Arguably the most disappointing aspect of the game’s rehabilitation is the lack of AI progress. Foes perfectly capable of making you sweat when you’re on the offensive, still struggle to mount decent attacks. Lines I penned in late September last year – “Far too often the Red Team bumbles, advancing haphazardly… tardily… foolishly” – might have been written yesterday.

In order to better understand what my soppy silicon opponents are doing wrong I’ve taken to playing defensive battles with all units visible. I say ‘playing’ – what I actually do is leave all my units in their default deployment positions (some of which are far from sensible) and then spend the next thirty minutes sitting on my hands, observing the enemy’s progress or lack of it.

Having run numerous scenarios in this fashion what’s striking is how half-heartedly the CPU attacks a completely unresponsive enemy and how easily its attacks run out of steam. Often armour and HMG teams sit idly by while vanguard infantry struggle to overcome modest threats. At times you see blobs of units painstakingly scouting irrelevant portions of maps instead of driving towards Victory Locations. Because of listlessness, over-caution, lack of focus, and poor use of key assets, the CPU rarely advances far during these half-hour experiments. The pics below show the situation at the start and end of a not untypical AI attack (If I had actually issued orders to the defenders I suspect Red’s gains would have been even smaller).

Like many diehard CC fans, “Smarter foes” was at the top of my “Next Gen CC” wishlist. I’m sure I’m not alone in feeling that CCTBF’s poorly coordinated ditherers really don’t qualify.

Compared to the game’s inept gunners, myopic tank crews and half-arsed attackers, lingering issues with witless infantry, vehicle-permeable abodes, and broken bunkers…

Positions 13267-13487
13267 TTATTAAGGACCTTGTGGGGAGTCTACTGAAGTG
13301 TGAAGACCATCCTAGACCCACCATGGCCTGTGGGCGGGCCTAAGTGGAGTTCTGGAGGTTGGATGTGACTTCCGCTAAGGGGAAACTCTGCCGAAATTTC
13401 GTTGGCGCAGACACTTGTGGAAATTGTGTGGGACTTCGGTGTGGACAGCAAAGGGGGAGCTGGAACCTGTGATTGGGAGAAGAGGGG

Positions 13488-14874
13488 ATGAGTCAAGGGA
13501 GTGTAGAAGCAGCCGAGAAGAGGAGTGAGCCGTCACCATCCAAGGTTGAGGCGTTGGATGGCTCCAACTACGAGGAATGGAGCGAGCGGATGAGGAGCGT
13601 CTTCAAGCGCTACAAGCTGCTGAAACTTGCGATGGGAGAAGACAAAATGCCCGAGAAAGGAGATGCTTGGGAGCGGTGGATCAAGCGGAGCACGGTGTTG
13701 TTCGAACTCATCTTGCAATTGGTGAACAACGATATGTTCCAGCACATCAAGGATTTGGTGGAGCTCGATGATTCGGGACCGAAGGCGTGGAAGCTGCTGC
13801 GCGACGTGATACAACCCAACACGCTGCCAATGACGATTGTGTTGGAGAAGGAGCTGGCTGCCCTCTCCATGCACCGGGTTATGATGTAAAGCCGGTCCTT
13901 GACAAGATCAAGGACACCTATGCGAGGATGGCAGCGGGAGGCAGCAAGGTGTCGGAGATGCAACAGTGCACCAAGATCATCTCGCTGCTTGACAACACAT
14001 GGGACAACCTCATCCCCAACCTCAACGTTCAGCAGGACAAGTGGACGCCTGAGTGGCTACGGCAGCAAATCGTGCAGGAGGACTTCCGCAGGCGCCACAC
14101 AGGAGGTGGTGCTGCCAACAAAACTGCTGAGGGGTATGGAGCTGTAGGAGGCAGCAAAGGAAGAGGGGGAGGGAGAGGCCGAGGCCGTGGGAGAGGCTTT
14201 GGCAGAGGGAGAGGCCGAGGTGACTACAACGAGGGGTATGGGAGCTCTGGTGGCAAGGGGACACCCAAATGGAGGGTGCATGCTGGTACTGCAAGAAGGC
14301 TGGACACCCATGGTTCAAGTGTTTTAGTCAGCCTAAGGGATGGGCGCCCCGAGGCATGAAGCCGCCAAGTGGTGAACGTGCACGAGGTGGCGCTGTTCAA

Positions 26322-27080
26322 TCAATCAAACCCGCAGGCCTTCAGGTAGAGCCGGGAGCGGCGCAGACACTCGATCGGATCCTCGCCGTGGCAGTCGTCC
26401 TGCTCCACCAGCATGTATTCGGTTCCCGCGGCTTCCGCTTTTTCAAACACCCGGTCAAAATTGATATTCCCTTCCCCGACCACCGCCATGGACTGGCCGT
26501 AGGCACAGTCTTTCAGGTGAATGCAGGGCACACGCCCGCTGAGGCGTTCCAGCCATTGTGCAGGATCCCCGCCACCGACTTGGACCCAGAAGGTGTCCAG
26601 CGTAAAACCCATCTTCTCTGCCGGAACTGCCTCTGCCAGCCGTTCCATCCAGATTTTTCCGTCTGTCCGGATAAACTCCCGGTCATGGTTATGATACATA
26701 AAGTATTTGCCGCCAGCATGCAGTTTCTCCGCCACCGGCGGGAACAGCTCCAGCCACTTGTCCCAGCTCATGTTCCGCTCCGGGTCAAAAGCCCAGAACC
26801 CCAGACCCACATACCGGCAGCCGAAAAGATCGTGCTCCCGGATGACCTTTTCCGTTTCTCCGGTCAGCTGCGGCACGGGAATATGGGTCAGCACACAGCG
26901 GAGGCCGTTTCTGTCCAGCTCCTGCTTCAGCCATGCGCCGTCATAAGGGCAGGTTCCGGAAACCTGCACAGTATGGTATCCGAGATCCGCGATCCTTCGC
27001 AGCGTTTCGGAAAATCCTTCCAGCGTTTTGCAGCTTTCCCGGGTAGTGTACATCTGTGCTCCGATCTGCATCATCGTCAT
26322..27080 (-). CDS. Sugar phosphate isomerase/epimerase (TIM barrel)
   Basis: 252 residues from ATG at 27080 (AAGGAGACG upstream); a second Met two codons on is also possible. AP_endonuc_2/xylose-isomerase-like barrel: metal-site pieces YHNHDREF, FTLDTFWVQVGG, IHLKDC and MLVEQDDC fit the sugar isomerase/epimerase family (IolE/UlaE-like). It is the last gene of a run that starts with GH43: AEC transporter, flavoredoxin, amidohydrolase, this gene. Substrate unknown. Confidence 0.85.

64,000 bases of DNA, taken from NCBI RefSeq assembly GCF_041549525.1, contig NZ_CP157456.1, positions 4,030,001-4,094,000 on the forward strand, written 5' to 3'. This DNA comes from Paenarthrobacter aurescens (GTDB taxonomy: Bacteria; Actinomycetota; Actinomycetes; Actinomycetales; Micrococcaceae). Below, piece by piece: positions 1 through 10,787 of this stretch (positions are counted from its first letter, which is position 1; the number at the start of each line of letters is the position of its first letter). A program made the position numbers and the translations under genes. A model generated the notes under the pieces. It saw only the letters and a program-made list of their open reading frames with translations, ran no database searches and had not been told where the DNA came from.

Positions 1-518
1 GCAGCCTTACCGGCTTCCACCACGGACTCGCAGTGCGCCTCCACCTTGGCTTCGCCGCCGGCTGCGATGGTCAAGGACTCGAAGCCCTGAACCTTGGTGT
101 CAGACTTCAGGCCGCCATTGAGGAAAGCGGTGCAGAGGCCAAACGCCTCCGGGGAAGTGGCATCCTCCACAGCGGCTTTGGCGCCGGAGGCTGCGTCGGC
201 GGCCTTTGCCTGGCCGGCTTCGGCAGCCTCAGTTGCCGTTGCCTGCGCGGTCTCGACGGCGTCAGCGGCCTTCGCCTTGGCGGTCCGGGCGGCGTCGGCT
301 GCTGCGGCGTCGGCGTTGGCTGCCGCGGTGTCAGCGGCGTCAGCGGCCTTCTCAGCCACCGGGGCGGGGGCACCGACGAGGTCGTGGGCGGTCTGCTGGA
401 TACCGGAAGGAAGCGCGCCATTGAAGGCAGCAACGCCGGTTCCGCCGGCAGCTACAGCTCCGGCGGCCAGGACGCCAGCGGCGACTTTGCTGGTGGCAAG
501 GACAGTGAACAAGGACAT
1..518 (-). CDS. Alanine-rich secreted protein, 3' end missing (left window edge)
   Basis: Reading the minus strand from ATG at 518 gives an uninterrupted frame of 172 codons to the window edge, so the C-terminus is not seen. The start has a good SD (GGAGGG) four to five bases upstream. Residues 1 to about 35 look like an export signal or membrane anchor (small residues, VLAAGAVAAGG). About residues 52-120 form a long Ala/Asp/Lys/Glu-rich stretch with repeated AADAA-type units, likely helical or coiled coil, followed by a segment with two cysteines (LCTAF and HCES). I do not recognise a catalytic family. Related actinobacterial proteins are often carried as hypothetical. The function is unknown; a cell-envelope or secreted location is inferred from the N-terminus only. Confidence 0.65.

…are minuscule beer. After all, if I choose to I can refrain from finessing AFVs fully…

…or partially into buildings by exploiting a loophole the dev’s seem unable to completely close.

I don’t have to defy the laws of physics by deploying AT guns in houses if I don’t want to.

Or take advantage of the fact that enemy infantry have the road sense of unusually devil-may-care hedgehogs (Running down nearby grunts is generally a more efficient way of eliminating them than using firepower).

I’d happily live with ignorable imperfections like these if Close Combat: The Bloody First did the basics better. As a year of very limited progress in core areas suggests to me that Slitherine’s effort will never be the torchbearer Close Combat deserves, my hopes are now with unofficial sequels. Somewhere out there there has to be a studio with sufficient will and skill to produce a believable, friendly, WW2 RTT packed with CC-style drama. Prove me right someone.

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To the foxer